“His wife thinks he has abandoned her because she cannot believe a developed country like Australia with a good human rights record is not letting her husband sponsor his wife to come.”
‘Mr Kerry, I am so tired of all this.’ ‘Mustafa’ (not his real name) was expressing his frustration and despair at his situation — not an uncommon experience I find.
He is an asylum seeker and we are working on his case together. I think his case is a good one. He is a middle class Iraqi from Baghdad who fled because of the extreme violence there a few years ago. He was in Dubai for a few years before coming to Australia to do his postgraduate study.
He is too afraid to return to Iraq after what he experienced there. He could not stay in Dubai as the UAE is not a signatory to the refugee convention, so he needed to find somewhere else to go. He applied for visas and was able to get a student visa for Australia to improve his skills with postgraduate study.
Mustafa speaks very good English, and his professional skills are going to help him get work in Australia. He is not going to take an ‘Australian’s job’ — he will work and contribute to the economy, as we all try to do. His education and work experiences will be valuable to pass on to new workers in his profession.
He is only at the start of the process here, but his story of fleeing sectarian militias and gangs in Baghdad goes back several years. He can recall the kidnapping he endured, his fears he would be killed, and the need for his family to raise thousands in cash to free him.
Many Baghdadi people paid ransoms for the release of their relatives only to have to see their relative at the morgue. Mustafa was lucky — he was released.
Mustafa is also ‘lucky’ because he has a good case as a refugee, and his skills and English mean he will find work and settle in fairly quickly. The best thing is he gets a permanent visa, not a temporary protection visa, because he did not come on a boat, but by air on a student visa with his wife and son.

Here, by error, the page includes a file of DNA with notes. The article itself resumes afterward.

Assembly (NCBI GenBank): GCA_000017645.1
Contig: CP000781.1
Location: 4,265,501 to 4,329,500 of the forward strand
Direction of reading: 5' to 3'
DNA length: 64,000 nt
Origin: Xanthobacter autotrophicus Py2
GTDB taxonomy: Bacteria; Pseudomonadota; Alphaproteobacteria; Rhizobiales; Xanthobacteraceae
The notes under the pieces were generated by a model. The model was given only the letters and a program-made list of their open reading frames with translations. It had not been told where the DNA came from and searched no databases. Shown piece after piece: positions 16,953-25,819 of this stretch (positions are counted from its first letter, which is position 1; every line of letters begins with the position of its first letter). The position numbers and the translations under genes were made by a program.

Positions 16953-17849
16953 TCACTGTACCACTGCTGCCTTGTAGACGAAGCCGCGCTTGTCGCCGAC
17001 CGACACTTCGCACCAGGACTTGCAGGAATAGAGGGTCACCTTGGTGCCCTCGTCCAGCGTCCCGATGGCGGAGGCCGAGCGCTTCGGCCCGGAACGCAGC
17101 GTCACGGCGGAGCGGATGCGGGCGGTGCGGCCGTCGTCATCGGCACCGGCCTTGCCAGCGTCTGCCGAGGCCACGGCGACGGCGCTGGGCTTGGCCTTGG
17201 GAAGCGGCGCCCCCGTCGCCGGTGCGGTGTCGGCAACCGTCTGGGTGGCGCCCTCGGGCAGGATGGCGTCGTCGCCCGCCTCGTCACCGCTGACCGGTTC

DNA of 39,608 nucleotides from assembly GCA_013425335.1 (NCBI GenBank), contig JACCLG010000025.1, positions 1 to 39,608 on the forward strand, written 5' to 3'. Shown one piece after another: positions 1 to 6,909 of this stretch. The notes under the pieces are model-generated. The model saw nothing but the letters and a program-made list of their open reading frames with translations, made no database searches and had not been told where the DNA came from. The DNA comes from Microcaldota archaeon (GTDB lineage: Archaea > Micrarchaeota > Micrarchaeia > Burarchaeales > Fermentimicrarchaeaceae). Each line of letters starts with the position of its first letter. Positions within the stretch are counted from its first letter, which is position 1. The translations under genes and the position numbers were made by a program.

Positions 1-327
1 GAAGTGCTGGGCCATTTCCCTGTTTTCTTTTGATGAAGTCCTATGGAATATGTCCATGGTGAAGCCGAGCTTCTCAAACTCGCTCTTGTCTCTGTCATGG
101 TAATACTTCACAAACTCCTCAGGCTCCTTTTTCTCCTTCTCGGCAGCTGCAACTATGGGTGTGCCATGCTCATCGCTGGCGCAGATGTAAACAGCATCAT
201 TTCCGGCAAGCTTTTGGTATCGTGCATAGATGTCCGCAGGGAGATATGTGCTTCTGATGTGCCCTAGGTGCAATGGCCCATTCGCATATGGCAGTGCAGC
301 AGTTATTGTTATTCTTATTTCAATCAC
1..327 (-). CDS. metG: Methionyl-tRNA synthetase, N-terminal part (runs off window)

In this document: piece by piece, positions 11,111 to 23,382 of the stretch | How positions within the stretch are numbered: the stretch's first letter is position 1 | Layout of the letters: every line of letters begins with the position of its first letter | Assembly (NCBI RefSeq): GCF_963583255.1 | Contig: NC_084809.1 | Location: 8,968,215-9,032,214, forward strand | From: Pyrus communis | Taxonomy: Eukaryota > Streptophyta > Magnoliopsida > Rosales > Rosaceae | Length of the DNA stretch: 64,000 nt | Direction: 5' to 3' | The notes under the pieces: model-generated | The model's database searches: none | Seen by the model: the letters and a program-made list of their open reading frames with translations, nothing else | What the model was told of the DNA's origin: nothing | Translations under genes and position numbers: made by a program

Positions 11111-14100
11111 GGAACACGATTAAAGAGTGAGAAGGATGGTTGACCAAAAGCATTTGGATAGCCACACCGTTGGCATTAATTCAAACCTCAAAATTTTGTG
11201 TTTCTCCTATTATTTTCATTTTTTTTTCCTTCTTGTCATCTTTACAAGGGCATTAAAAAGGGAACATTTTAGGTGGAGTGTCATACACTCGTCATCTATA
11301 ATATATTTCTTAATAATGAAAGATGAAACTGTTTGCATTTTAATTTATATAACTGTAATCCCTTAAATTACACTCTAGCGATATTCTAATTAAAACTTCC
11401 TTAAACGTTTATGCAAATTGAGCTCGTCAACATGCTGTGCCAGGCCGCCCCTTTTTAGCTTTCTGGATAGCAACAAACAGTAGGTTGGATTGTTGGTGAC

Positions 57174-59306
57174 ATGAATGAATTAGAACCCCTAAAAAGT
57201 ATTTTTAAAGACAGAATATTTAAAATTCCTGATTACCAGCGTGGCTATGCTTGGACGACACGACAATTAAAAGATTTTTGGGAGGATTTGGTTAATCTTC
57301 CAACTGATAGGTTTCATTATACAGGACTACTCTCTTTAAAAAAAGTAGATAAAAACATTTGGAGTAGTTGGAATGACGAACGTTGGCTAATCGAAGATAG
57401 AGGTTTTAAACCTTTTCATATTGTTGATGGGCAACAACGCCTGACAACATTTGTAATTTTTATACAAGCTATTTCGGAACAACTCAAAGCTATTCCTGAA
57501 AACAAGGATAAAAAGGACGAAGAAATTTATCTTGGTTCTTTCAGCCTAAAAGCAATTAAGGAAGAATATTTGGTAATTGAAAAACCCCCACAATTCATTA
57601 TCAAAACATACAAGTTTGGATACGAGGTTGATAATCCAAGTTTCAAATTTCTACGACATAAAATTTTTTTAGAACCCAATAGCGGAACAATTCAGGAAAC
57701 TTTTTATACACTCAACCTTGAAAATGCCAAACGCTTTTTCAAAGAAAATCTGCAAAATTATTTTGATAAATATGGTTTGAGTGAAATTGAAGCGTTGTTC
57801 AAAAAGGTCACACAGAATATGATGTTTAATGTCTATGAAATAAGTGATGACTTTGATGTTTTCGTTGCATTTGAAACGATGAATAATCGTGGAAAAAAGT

His case is harder legally than Mustafa’s because the law changes in December 2014 mean that boat arrivals in the ‘Fast Track’ group have much fewer rights on review than those arriving with a visa. The system makes it easier to refuse cases and it is likely it will be harder to win court appeals, as the review grounds have narrowed — a further example of how we punish boat refugees.
Ali is also very tired and recently sought permission to visit his wife and child, who he has not seen for nearly five years. Although he cannot sponsor his wife and child to Australia on a temporary protection visa, he can visit them in a safe third country; some Iraqis and Afghans are meeting family in Iran for example. However getting the permission just to see his family was a major exercise — he needs to prove this visit is warranted and then, if the case officer agrees, he will get a short period of time (maybe two months) to spend with his wife.
What is worse for him is that she thinks he has abandoned her because she cannot believe that a developed country like Australia with a good human rights record is not letting her husband sponsor his wife to come. She does not realise that allowing Ali to sponsor his wife would be seen as ‘letting the people smugglers back in with their business model, and people would die at sea’. Therefore, better to prevent a couple from being together, and not give a refugee hope of security here, as a punishment of that refugee for coming on a boat and a deterrent to others.
What is not considered in this policy is the stress on their relationship. Their relationship has been tried by their forced separation, but now her family have put pressure on her to divorce him, they believe he has a new wife here, which is why he has not sponsored her. He does not. He simply is only on a TPV and with no prospects of a permanent visa or being able to sponsor his wife here whilst he tries and settles in to life in Australia. All he can get now is another temporary visa and he needs to fit into the skilled visa categories to get anything more permanent.
Ali’s English is not as good as Mustafa’s , and although he has some skills, he will need retraining in order to work here. He knows that his situation is temporary – even though he has been accepted as a refugee in Australia. No wonder he is stressed and tired. We have heard of several asylum seekers who have given up because of the stress, and uncertainty they face. Some returned to their home country to take a chance, others have taken their own life in despair.
The process of resettlement for refugees is not easy, and they have to face the hostile politics in this country, on top of whatever trauma they experienced before fleeing their home country. The area is a complex one and warrants careful and humane systems, not simplistic slogans and harsh punitive laws or subcontracting our international obligations to poor former colonies in the Pacific.
As we celebrate the great achievements of refugees in our community in Refugee Week, we should also remember that our policies are slowly wearing people down and in some cases destroying them. We can do, and have done better than this.
This article was first published in Eureka Street. Kerry Murphy is a partner with the specialist immigration law firm D‘Ambra Murphy Lawyers. He is a student of Arabic, former Jesuit Refugee Service coordinator, teaches at ANU, and was recognised by AFR best lawyers survey as one of Australia‘s top immigration lawyers.